Sunday, 27 June 2010

How to use pictures in the ESL class (III)

| An interesting photograph, one per small group, mounted on a large sheet of paper, computers with Internet access, paper, pens/pencils, classroom board.

Warm-up | Gather a range of interesting photos so that you have a different photo for each small group of 4-5 in your class. Remove and keep the captions for each, and mount each in the center of a large sheet of paper.

These photos can come from anywhere except the “6 Q’s” feature. You might find them in books or magazines, on postcards, from The New York Times or in other news sources. The Times Lens Blog is a particularly rich source of photojournalism. You may choose photos that are thematically similar, or photos that are completely different; the warm-up exercise will work to make students imagine “connections” either way. Mount each photo in the center of a large piece of paper so that there is room to write all around it.

Put students in groups and tell them that they will be doing what’s called a “text on text” exercise. Their job will be to write comments in the space around the photo, leaving room for others’ writing as well.

Write the following four “response choices” on the board to remind students of the kinds of things they should be writing in response to the photo they receive. Tell them they may do any or all of the following:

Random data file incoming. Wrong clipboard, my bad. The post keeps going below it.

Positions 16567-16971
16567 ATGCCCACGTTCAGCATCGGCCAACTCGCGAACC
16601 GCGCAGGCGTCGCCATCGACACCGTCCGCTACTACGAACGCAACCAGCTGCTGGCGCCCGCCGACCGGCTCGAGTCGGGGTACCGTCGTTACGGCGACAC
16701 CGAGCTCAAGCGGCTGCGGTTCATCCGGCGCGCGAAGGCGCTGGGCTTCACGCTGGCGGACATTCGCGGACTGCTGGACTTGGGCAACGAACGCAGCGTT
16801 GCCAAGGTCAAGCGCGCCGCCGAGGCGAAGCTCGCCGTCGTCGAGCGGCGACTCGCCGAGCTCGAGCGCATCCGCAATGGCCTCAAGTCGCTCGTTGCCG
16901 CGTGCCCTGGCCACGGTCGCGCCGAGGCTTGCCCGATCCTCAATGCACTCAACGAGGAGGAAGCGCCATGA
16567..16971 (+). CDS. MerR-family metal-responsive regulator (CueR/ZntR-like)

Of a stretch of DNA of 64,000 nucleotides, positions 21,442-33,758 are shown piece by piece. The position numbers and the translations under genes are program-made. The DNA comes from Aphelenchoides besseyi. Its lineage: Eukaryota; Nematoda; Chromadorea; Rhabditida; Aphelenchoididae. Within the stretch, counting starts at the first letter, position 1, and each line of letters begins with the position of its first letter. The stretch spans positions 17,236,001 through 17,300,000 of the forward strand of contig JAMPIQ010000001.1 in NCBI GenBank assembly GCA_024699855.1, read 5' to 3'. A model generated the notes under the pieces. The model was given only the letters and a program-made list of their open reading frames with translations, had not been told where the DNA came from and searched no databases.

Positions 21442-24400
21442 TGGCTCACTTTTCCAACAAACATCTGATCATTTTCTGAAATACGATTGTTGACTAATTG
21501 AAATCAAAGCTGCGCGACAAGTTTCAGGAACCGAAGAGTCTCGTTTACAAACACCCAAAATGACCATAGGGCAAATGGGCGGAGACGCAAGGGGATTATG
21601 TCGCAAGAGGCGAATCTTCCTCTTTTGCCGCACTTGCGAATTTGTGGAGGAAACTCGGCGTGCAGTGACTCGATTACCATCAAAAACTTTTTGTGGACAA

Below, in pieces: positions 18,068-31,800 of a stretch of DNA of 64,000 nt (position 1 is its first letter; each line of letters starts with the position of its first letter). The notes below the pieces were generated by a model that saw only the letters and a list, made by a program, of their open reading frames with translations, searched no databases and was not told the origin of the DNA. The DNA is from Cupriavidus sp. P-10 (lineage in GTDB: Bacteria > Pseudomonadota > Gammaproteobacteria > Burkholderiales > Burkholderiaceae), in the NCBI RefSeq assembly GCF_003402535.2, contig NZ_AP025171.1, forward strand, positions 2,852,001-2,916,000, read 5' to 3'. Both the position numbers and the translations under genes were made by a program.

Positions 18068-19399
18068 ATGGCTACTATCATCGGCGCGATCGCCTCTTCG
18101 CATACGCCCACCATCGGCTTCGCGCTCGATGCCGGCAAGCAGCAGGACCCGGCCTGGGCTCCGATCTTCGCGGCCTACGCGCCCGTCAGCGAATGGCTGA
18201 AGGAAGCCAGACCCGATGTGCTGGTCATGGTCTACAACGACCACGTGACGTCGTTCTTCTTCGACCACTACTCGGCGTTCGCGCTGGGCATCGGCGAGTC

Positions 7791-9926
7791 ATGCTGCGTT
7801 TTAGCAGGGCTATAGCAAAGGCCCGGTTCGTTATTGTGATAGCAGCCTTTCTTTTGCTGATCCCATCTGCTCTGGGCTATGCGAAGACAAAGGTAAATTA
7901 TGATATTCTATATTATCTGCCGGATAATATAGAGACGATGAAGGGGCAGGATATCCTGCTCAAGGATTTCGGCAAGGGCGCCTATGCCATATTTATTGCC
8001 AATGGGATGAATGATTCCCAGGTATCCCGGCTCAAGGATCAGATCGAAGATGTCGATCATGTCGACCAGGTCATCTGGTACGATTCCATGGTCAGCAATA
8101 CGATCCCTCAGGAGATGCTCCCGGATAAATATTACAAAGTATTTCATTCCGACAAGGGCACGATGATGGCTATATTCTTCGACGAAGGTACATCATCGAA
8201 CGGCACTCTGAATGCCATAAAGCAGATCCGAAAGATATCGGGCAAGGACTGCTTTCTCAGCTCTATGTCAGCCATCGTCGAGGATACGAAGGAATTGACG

1. Make a personal connection to the photo. (E.g., “Reminds me of when I visited the Empire State Building in third grade.”)
  2. Write a question the photo brings to mind. (E.g., “Why can you see only the backs of people’s heads in this shot?”)
  3. Write a detailed observation about the photo. (E.g., “The color red is everywhere–the sun, one person’s shoes, and the flowers and curtains in the background.”)
  4. Make a guess as to what information the original caption of this photo imparted. (E.g., “This looks like the dedication of a memorial to someone who died.”)

Give the groups each a photo and 3- 5 minutes to write. When each group finishes, have them pass the large paper with their photo to another group, moving clockwise. When each group receives the new photo, they should add their comments to those already there. They can continue the work of adding personal connections, observations or questions, and/or can respond to previous writing as if in “conversation” with the notes left by previous students.

Continue this way until all the groups in the room have seen and commented on all the photos. (Make sure each photo is returned to the group that had it originally, as part of the fun of this exercise is reading the responses to the original comments.) Ask the class to discuss how their relationship to the photos and their understanding of what each “says” deepened as they wrote and responded to what others wrote. How true do they find the saying, “A picture paints 1,000 words?” Why?

Finally, read the captions you removed originally and have students guess which photo went with which caption.

Let students know that they will now be examining photographs from the Learning Network’s “6 Q’s About the News” feature, which highlights a range of Times stories with photographs that are timely, telling, funny, provocative, striking, beautiful and/or absurd. They will be using the same skills they practiced in this exercise to look at photos that document current events and trends.

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